- Wash your dishes in an automatic dishwasher. Dishwashers use less water than washing dishes by hand, so you can save water and time by using one.
- Run the clothes washer only when you have a full load. Washing loads of laundry takes several gallons of water, so it is more efficient to wait until you have a full load before turning on the washing machine.
Following these tips can help you avoid putting too much water into your septic system and keep it functioning properly for years to come.
What Happens If I Put Too Much Water In My Septic System?
If too much water enters the septic tank, it can cause the system to fail. This can lead to sewage backups in your home, overflowing toilets, and other problems.
Additionally, if you overload your septic system with water, it can cause the drainfield to become oversaturated. This can lead to flooding and serious damage to your property.
If you suspect that your septic system is not functioning properly, you should always contact a professional septic contractor for assistance.
Be Mindful of What You Put Down the Drain
In addition to limiting the amount of water you use, it is also important to be mindful of what you put down the drain. As mentioned above, do not flush anything other than human waste and toilet paper. This includes feminine hygiene products, condoms, cleaning wipes, and paper towels. These items can clog your septic system and cause problems.
Grease, oil, and food waste should never go down the drain. Instead, dispose of them in the trash. And avoid using a garbage disposal if you have a septic system. The grinding action of the disposal can break up solids in the septic tank too much and lead to a clogged drainfield.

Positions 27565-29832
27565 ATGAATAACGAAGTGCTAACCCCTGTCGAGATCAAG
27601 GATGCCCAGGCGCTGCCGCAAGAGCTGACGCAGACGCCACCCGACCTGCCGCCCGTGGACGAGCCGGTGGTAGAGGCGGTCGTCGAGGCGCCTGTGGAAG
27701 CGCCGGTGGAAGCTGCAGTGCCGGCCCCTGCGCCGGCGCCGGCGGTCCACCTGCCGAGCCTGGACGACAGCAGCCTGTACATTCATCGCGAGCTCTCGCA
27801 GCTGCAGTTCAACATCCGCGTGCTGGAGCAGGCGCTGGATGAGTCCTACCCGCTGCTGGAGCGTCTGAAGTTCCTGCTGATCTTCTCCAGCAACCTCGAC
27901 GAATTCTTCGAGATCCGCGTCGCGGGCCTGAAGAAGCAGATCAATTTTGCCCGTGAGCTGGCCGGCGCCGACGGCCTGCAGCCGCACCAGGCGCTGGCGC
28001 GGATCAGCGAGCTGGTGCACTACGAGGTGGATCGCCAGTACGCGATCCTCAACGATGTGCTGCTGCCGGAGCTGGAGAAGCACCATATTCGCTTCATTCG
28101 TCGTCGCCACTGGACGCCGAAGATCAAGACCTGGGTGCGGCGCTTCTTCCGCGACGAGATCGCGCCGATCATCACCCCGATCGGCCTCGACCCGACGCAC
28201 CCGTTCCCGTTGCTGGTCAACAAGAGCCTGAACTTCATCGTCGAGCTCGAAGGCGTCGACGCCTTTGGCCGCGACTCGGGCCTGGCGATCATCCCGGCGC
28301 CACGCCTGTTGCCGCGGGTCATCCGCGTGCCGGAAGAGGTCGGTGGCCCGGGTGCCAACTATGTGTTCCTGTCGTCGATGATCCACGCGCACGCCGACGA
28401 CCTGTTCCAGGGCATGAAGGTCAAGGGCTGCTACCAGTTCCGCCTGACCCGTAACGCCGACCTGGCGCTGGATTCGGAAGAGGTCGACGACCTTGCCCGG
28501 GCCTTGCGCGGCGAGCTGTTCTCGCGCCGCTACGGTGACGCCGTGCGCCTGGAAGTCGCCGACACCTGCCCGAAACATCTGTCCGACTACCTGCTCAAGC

You should also avoid using harsh chemicals in your home if you have a septic system. This includes bleach, drain cleaners, and oven cleaners. These chemicals can kill the beneficial bacteria in your septic tank that help to break down waste.
Finally, do not flush medications, prescription or otherwise, down the drain or toilet. These drugs can end up in the groundwater and cause environmental contamination. The best way to dispose of them is to take them to a drug drop-off location.
By following these guidelines, you can help ensure that your septic system continues to function properly. If you have any questions about your system or if you think there may be a problem, contact a professional septic contractor for assistance.
Other Ways to Avoid Excess Water in Your Septic System
Of course, homes use water for a variety of purposes, not just for laundry.
Septic Service In and Near Lakeland
When you need septic service in central Florida, contact Septic and Drainfield Depot. We are the best septic company in and near Lakeland, offering a full range of septic services for businesses and homeowners.
Whether you need routine septic tank pumping or a complete septic system installation, our team of experienced septic technicians stands ready to meet your needs.
Contact us today for a free estimate.